Corruption rampant in license issuance, vehicle registration

Vehicles parked in the Alimas Carnival area of Male' City. (Sun Photo/Fayaz Moosa)

Anti-Corruption Commission (ACC) states corruption is rampant in license issuance and vehicle registration, and requires sweeping reforms.

Dr. Simad Saeed took part in a meeting by the Parliament’s Independent Institutions Committee as a consultant for the ACC on Wednesday. Speaking during the meeting, Simad said the ACC has consulted with multiple stakeholders to compile a national anti-corruption policy, and shared some of the findings of the consultation with the committee.

Simad said that based on the information collected from relevant institutions, the area with the greatest risk for corruption is the issuance of license.

“In license issuance. This includes issuance of license for vehicles. And also registration of vessels, vehicles and properties. And also the issuance of visa. These are three areas at high risk for corruption which have remained unresolved for a long time,” he said.

Simad suggested digitalizing the license issuance system in order to stop corruption in license issuance. He said that the system in use by the Transport Authority isn’t very good, allowing people to manipulate information in the system.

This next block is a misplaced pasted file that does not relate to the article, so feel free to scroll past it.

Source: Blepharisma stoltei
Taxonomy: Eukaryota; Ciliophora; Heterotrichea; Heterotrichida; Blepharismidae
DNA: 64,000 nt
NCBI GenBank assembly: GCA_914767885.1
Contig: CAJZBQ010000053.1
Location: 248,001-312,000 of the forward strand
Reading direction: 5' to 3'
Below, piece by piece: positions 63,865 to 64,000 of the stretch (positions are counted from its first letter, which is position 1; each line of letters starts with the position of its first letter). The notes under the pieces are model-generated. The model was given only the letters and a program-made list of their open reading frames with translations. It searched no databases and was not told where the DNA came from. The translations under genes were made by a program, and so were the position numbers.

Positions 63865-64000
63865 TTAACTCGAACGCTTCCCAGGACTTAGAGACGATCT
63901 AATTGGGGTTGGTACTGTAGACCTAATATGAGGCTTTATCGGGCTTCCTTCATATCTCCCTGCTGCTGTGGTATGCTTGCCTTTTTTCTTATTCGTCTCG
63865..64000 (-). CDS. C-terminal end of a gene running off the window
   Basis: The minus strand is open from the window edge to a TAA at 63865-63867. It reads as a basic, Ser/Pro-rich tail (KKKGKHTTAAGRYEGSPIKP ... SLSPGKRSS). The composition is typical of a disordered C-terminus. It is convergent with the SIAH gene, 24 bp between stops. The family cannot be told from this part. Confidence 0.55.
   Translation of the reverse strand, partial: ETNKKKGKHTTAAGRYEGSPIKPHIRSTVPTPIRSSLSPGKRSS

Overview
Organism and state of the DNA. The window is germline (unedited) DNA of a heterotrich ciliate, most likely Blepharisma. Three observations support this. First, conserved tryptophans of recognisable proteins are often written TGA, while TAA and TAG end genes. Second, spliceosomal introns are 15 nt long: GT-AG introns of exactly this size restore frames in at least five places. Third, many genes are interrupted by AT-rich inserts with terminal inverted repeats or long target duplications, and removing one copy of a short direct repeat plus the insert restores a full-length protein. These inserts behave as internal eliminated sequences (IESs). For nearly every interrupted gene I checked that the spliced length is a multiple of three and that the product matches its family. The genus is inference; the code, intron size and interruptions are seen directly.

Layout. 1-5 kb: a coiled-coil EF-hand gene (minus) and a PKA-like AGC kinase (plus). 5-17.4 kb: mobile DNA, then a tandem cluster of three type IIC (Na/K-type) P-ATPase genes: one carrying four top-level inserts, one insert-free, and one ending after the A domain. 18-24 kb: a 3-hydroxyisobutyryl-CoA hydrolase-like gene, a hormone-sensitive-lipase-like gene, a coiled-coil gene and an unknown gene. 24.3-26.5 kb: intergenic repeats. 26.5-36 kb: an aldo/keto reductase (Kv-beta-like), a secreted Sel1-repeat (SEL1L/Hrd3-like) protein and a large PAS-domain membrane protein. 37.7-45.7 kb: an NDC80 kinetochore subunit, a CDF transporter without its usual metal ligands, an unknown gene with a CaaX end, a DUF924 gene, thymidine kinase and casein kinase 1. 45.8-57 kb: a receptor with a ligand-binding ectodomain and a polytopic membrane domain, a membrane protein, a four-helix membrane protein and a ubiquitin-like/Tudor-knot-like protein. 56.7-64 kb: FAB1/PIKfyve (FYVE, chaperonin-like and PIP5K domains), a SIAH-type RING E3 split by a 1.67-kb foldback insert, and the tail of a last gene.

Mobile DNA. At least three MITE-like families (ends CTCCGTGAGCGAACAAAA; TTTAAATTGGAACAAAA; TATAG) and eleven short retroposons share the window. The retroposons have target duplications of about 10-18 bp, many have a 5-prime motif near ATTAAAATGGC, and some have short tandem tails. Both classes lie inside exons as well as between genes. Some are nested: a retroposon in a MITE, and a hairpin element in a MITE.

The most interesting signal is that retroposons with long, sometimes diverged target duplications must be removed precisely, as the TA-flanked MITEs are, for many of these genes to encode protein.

Parliament's Independent Institutions Committee convenes for a meeting with Anti-Corruption Commission on February 17, 2021. (Photo/People's Majlis)

He recommended digitalizing the system in order to stop the corruption.

Simad also suggested that license issuance services can be provided through local councils instead of the Transport Authority.

“Digitalizing [the system] in Male’, arranging for an institution such as the Male’ City Council to issue license, and assigning the Transport Authority with the role of being accountable for all license issuance matters in Maldives,” he said.

ACC noted vehicle registration as the second top area with rampant corruption.

Simad noted that due to the shortage of parking space in Male’, the policy was revised to allow for vehicles to be registered by finding a garage.

“This involves corruption to unexpected levels. Some 70 vehicles are being registered to a single garage. And there’s no way of finding out whether it is indeed a garage, or a pharmacy, or a barber’s shop,” he said.

Simad said the scores of vehicles are also registered by making minor changes to addresses.

He said that solving the issue requires aligning policies.